Haslingden Grane reached its most prosperous point around the middle of the nineteenth century. At that time another form of employment for many of the local people was quarry work. For centuries there had been many small quarries in the valley, but quarrying developed on a much larger scale from early in the nineteenth century. The Roscow family opened a large quarry at Clough Head, now the site of a car park and a visitor centre. Soon afterwards they began to open quarries along Musbury Heights, the hills that form the southern side of the valley, and a tramway was constructed to carry away the stone flagstones.
By the 1840s the textile industry had become more industrialised. Weaving at home came to an end, unable to compete with the large mills that used steam power and more efficient machinery. In Haslingden Grane cotton mills opened at Calf Hey and at Holden Wood. Another option would have been to seek employment at the larger mills in Haslingden and Helmshore, both of which were within walking distance.
Many of the quarrymen and mill workers lived in Haslingden Grane village. The turnpike road through the valley towards Blackburn was opened in 1810, and the village developed along that road at Crow Trees and south of the road a little further west. As mentioned earlier, a Wesleyan Methodist chapel opened in 1815, with a terrace of houses next to it known as Chapel Row.
The site of Chapel Row has become a car park that provides an alternative to Clough Head as a place to start your exploration of Haslingden Grane. The Methodist chapel has been demolished, but part of its cemetery with several gravestones has been left in place.
A short distance north of the car park Ellis Ratcliffe, the textile entrepreneur mentioned earlier, rebuilt the farmhouse of Holt Clough early in the nineteenth century. He also built three cottages, each with a loom shop. After home weaving came to an end these cottages found other uses as a joinery, a grocer's shop, a butcher's shop, a smithy, and an unlicensed beer shop.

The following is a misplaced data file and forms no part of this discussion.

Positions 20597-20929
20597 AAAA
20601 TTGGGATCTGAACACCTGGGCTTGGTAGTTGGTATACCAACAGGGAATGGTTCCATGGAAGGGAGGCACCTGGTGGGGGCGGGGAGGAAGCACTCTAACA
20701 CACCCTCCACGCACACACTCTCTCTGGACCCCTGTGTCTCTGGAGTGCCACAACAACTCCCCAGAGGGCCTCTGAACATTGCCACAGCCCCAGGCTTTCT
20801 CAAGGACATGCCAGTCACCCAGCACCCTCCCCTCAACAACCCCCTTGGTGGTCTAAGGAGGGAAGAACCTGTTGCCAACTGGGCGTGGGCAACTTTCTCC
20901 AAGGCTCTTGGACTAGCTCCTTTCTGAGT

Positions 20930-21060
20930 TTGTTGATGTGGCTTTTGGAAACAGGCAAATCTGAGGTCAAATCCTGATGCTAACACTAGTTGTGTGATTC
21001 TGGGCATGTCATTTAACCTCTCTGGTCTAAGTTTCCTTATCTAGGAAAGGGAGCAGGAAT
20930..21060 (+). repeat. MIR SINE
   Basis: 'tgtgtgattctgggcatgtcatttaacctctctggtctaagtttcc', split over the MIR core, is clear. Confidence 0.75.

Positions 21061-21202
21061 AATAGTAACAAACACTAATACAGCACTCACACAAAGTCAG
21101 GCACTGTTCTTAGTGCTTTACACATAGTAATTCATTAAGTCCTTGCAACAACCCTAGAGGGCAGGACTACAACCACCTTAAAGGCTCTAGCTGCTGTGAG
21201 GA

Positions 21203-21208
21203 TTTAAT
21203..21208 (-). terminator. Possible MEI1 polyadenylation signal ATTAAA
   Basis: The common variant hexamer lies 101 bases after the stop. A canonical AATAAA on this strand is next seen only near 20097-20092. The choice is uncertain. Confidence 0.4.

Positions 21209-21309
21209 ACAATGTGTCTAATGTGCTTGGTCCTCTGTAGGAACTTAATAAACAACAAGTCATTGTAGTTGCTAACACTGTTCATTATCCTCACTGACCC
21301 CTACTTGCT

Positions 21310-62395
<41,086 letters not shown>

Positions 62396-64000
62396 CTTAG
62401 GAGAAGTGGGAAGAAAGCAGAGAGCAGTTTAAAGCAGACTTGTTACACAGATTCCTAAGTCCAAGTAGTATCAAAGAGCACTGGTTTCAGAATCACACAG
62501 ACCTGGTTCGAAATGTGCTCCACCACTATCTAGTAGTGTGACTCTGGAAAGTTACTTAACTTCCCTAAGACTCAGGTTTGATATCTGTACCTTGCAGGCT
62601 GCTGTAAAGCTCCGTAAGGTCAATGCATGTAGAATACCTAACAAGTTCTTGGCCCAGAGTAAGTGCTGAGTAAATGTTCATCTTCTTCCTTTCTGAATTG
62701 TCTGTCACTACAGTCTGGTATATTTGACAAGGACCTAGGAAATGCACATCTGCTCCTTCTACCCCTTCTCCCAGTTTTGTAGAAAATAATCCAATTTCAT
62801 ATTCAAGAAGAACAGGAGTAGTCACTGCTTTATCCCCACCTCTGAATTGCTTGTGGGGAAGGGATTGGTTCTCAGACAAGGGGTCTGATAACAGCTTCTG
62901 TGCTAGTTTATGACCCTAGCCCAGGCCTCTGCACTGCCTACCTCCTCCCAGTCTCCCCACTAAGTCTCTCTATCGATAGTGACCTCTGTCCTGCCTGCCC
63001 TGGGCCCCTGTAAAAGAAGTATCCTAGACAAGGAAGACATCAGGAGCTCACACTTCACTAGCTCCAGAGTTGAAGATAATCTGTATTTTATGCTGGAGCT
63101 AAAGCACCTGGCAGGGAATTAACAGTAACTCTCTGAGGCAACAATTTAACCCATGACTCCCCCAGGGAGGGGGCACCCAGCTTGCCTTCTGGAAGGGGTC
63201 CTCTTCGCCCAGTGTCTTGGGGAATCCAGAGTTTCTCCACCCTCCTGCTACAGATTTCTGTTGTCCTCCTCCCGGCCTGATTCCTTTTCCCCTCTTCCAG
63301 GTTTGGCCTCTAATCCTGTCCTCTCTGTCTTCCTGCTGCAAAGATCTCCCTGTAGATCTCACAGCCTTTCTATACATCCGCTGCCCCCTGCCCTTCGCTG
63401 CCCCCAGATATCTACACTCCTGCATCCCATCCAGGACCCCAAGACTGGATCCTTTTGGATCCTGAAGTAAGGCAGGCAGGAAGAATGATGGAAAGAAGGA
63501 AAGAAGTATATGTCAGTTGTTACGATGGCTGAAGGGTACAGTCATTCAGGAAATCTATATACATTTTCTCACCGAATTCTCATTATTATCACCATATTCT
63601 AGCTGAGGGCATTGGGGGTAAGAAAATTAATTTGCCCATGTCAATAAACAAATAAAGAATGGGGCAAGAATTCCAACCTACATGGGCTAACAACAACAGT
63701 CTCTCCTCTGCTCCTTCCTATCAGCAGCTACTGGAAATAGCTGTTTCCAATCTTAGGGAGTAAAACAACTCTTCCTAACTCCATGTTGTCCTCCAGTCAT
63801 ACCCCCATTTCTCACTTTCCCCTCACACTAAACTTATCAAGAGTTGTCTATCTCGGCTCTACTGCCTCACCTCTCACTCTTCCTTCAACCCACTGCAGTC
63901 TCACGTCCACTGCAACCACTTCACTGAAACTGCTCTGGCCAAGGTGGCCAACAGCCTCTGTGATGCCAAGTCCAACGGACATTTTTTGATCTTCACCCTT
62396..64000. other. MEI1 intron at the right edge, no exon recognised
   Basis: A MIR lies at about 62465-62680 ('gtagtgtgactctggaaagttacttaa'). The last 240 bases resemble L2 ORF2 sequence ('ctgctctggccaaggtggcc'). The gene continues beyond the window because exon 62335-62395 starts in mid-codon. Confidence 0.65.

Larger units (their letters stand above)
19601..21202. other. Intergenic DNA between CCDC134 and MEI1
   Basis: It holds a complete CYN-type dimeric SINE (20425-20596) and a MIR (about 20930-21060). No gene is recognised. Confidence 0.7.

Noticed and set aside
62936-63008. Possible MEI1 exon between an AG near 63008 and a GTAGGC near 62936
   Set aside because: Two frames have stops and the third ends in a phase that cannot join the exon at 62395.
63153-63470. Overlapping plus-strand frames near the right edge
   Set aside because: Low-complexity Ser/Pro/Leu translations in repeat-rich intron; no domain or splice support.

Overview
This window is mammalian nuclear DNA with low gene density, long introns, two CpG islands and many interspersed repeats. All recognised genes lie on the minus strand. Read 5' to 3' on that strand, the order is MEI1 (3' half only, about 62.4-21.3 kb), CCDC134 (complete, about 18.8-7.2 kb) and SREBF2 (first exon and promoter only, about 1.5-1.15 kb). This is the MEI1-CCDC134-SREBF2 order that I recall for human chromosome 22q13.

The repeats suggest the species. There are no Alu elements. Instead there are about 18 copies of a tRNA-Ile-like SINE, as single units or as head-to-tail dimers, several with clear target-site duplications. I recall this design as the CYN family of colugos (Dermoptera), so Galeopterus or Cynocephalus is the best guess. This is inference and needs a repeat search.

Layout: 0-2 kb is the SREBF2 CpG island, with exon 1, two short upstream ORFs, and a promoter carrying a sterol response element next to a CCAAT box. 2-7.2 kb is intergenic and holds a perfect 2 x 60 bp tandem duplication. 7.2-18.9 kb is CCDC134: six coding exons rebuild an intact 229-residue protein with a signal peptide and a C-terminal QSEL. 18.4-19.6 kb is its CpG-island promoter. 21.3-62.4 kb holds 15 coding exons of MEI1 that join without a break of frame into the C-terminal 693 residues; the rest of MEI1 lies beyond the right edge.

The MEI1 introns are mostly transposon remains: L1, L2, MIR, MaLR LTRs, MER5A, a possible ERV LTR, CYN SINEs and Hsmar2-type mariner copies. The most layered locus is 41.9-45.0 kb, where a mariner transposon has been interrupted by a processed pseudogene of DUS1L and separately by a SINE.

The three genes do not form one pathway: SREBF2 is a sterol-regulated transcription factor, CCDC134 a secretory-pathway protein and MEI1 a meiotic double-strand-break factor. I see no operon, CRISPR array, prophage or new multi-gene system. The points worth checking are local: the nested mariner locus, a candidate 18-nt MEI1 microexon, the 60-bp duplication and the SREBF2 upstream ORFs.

In 1836 a National School opened on the north side of the main road. It provided a basic education to children from Church of England families, and in addition religious services were held there.
The development of Haslingden Grane village was completed in 1863 when St Stephen's church opened. It was built on the opposite side of the main road to the National School.
Another occupation for which the valley became well known was the production and sale of whisky. This form of enterprise would not feature in official records, but we know about it from reports of two court cases. In one case a group consisting of Excise officers, policemen, and the Divisional Supervisor of the Inland Revenue visited Bentley House at 11.00 pm on the evening of 3 April, 1857. As they searched the house, occupied by Jonathan Haworth, they noticed that several flagstones on the floor had been freshly laid. After taking up some of the flagstones and some earth beneath them they discovered an arched entrance cut out of solid rock. They passed through the entrance in a creeping position and found themselves in a chamber containing a new still and all the apparatus needed for the production of whisky. There was a fireplace with a flue leading under the floor of the house into the main chimney in such a way that only one plume of smoke would be seen rising from the building. In court Jonathan Haworth received a prison sentence with hard labour.
Then on 25 August 1858 the Supervisor of Excise and two Inland Revenue officers went to the home of James Morris at Far Pike Low. On entering the house they found Morris reading the bible, and when they stated the object of their visit Morris lifted his eyes to the ceiling in astonishment and protested before man and God that he was as innocent as a child unborn. The officers were not, however, gammoned, but began digging in search of evidence. After three days they found some lead pipes that led to a subterranean cavern being used as a distillery. The pipes carried water from a well for over a hundred yards into the distillery, and there was an underground passage in which a tramway could transport articles from the factory to the still. The whisky was said to be of a superior quality.
James Morris was sentenced to the maximum fine of £200. According to the Supervisor of Excise there was no doubt that the distillery had been constructed at the same time as the farm, some fifty years earlier, and had been used by James Morris' father before him. The Inland Revenue would have been defrauded out of about £700 a year.
You can read the full details of the discovery of James Morris' distillery in the Blackburn Standard of 1 September 1858.